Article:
The other night, a good friend and I were having a conversation about No, No Nanette and he seemed both surprised and bemused that I was just over the moon espousing the show’s virtues. Though it was two and a half years ago that I saw the show at Encores!, my memories of the Broadway ready revival are vivid and fresh. (Why oh why didn’t this one transfer?!) When asked why I like it so much, the simplest answer I could give was that “It’s pure joy from start to finish.” I’ve been giving that statement a great deal of thought. It’s one of the most honest answers I’ve ever given, but one of the most unique. That’s not to say I don’t find myself regularly having a miserable time at a musical. Far from it. But there are so few shows or productions that give that fizzy champagne/good time feeling – and are able to sustain that feeling from the beginning to end. These are the musicals where I find myself smiling from ear to ear from the first note of the overture until long after I’ve left the theatre, and mostly because of the sheer happiness I feel as a result.

Nanette is definitely one of those shows. The 1971 revisal that is. I’ve heard the original 1925 show with its original arrangements and orchestrations and I honestly feel that they somehow did it better in ’71. The experience of getting the show up and running was a bit of a nightmare, but it produced a surprise smash at the 46th Street Theatre. Folks wanted nostalgia and this show offered a wonderful slice of period flavor, with a familiar score, a simple farcical plot and tap-happy showstoppers. Ralph Burns did the orchestrations, Buster Davis did the vocal arrangements and Luther Henderson provided incidental and dance music.

I knew I was in for a treat the moment the orchestra started playing the overture with strains of “I Want to Be Happy” and I was flooded with warmth from head to toe once the twin grand pianos started playing during “Tea for Two.” My happiness didn’t let up for a long time; I was humming “I Want to Be Happy” ad nauseam, listening to the superb 1971 cast recording. The score (music by Vincent Youmans, lyrics by Irving Caesar and Otto Harbach) is filled with songs that are breezy, light and evoke another era altogether. Listening to the original cast album is just as much fun as seeing the show, from that delightful overture to the finale of “I Want to Be Happy” with the entire cast strumming ukuleles.

Another one is Mame, with one of the freshest, most wondrous original cast albums ever recorded. It gets off to a sock start with those first trilling strings and winds that soar up the octave as the brass belts out the title song. Its orchestrations by Phil Lang are pitch perfect, brassy, bold and exciting. It starts the ball rolling with one gem after another. The Mame score may not be anything revolutionary, but it was musical comedy writing at its finest. Easily my favorite Jerry Herman score and I’ve enjoyed them all. Angela Lansbury shimmers in her star turn – the trumpet blast that was added for the 1998 reissue makes her entrance in gold pajamas all the more vivid. The original show made a musical theatre star of Lansbury, who took the town by storm. Each performance sparkles: Lansbury, Bea Arthur, Jane Connell, Frankie Michaels, Jerry Lanning and Charles Braswell are all wonderful and blessedly definitive. The ensemble is stunning – big voices, lots of great arrangements and an energy that just flies out from the speakers.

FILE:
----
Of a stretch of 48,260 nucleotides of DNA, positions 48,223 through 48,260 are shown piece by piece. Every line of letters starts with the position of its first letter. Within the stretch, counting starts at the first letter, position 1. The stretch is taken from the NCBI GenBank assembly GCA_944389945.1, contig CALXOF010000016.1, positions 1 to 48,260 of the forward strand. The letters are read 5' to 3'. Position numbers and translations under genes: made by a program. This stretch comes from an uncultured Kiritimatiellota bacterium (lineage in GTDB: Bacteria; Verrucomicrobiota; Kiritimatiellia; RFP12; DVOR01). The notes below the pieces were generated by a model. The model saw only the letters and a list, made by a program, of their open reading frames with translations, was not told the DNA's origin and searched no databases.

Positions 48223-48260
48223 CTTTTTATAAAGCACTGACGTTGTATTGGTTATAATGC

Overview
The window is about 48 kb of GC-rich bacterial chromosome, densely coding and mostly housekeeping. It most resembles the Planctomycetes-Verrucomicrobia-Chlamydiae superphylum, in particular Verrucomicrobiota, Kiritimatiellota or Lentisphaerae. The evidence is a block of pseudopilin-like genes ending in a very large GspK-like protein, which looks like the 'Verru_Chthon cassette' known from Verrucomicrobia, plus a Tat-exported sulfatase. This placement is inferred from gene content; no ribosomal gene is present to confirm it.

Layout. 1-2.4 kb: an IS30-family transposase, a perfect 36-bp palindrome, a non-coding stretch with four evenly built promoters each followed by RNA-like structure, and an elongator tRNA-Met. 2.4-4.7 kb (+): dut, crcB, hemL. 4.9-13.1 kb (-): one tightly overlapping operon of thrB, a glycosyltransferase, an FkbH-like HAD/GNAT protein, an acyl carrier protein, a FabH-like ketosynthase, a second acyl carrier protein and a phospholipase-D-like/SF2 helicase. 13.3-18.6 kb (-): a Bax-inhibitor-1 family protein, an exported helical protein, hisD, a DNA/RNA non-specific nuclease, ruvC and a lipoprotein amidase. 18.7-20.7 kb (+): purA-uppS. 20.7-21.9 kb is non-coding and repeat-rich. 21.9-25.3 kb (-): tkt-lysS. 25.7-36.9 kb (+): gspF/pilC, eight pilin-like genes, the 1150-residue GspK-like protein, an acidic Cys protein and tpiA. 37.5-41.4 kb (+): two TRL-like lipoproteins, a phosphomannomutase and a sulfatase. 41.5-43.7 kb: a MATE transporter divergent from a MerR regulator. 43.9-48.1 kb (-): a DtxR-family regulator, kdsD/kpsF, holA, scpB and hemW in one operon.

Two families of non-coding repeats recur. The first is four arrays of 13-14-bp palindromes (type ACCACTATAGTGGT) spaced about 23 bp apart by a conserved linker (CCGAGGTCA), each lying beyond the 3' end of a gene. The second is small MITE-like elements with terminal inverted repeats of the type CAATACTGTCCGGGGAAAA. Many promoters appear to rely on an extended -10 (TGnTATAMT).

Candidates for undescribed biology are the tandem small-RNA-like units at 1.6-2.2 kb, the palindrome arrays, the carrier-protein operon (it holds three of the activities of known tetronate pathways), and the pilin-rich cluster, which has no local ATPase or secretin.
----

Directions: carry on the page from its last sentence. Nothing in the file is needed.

Then there’s the title song, a master class of musical comedy unto itself – and the leading lady doesn’t even sing a word of it! It starts slow and builds and builds through several choruses. Then the ensemble breaks into a spirited gallop, by which point the leading lady is still silent but overjoyed and moved. Just when you think it can’t get better, Lang and Pippin bring the gallop back in for the first pullback which consists of a cakewalk across the stage (props to Onna White for the choreography). But it’s not done! It modulates up a half step for the final section, a full-out fortissimo to bring it to its requisite big finish. The banjo is only measures away from needing new strings, the trumpet is blasting a high solo while the trombones descend in the bass line. All through this, the drummer is steadily beating out a simple but insistent 4/4 downbeat. It’s enough to make you stand up and cheer in your living room.

The album, superbly produced by Goddard Lieberson, captures the high spirits of those first days when the show was getting ovations like you would not believe. (SarahB has relayed the story of the title song in Philadelphia bringing the show to such a halt, theatregoers were standing on their chairs). The orchestrations are beautifully balanced and there is that light touch of reverb that made those Columbia albums the best ever recorded. You’d think they’d just recorded it in a theatre, full costume and all. I even like “That How Young I Feel,” which is the one number from the score that most dismiss (though I do wish they had recorded its jitterbug dance break). Mame is an album I would bring to a desert island without having to think twice. I’ve never seen a stage production of the show that has equaled the album, but I’m still waiting for the Broadway revival with Donna Murphy.